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Ann N Y Acad Sci. 2011 Aug;1231:56-64. doi: 10.1111/j.1749-6632.2011.06151.x.

Blunted diurnal decline of cortisol among older adults with low socioeconomic status.

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  • 1Department of Mental Health & Center on Aging and Health, Johns Hopkins Bloomberg School of Public Health, Baltimore, Maryland, USA.

Abstract

Low socioeconomic status (SES) is associated with increased risk for adverse health outcomes; those with low SES are thought to experience greater environmental disadvantage and exposure to chronic stress over the life course. The effects of chronic stress on health have been measured by cortisol levels and variations in their diurnal pattern. However, the patterns of association between SES and cortisol have been equivocal in older adults. This paper examined in 98 older adults participating in the Brain Health Substudy of the Baltimore Experience Corps Trial baseline patterns of diurnal variation in salivary cortisol associated with lower versus higher SES using total income and perceived SES relative to others. For each measure, participants stratified into lower versus higher SES showed a more blunted rate of decline in diurnal salivary cortisol over the day in adjusted models (P values ≤ 0.05). There were no SES-related differences in awakening cortisol, cortisol-awakening response, or area under the curve. These findings confirm prior evidence of a biologic pathway through which socioeconomic disadvantage is linked to biologic vulnerability, and through which the impact of volunteer service in Experience Corps may be measured.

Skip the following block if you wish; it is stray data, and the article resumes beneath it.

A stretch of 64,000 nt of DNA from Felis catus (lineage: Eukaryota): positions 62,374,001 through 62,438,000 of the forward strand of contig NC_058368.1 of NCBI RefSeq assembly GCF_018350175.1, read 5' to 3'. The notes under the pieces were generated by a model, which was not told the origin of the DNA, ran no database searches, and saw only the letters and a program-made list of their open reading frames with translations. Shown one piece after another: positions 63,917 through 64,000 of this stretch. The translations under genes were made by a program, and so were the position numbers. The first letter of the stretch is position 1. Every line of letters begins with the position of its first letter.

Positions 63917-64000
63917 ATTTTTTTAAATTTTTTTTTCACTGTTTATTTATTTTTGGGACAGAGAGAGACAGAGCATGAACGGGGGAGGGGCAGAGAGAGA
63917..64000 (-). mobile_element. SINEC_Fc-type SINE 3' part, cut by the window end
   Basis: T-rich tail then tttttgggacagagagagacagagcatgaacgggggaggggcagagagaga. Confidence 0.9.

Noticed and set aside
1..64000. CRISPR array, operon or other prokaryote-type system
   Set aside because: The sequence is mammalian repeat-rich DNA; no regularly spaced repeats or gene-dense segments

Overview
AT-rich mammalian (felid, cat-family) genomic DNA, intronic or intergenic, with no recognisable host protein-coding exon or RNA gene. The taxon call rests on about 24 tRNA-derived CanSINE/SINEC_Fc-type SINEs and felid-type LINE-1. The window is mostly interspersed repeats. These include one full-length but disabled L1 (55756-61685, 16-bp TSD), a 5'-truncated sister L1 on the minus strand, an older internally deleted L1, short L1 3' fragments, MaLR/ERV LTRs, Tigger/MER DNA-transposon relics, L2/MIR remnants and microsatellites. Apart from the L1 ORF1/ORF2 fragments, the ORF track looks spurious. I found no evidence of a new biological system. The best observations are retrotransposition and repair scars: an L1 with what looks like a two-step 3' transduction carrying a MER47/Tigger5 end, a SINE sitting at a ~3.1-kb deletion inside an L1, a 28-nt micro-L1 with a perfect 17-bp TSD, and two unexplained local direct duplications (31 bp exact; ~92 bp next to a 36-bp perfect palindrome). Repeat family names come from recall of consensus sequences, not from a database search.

© 2011 New York Academy of Sciences.

PMID:
21884161
[PubMed - indexed for MEDLINE]
PMCID:
PMC3369216
Free PMC Article
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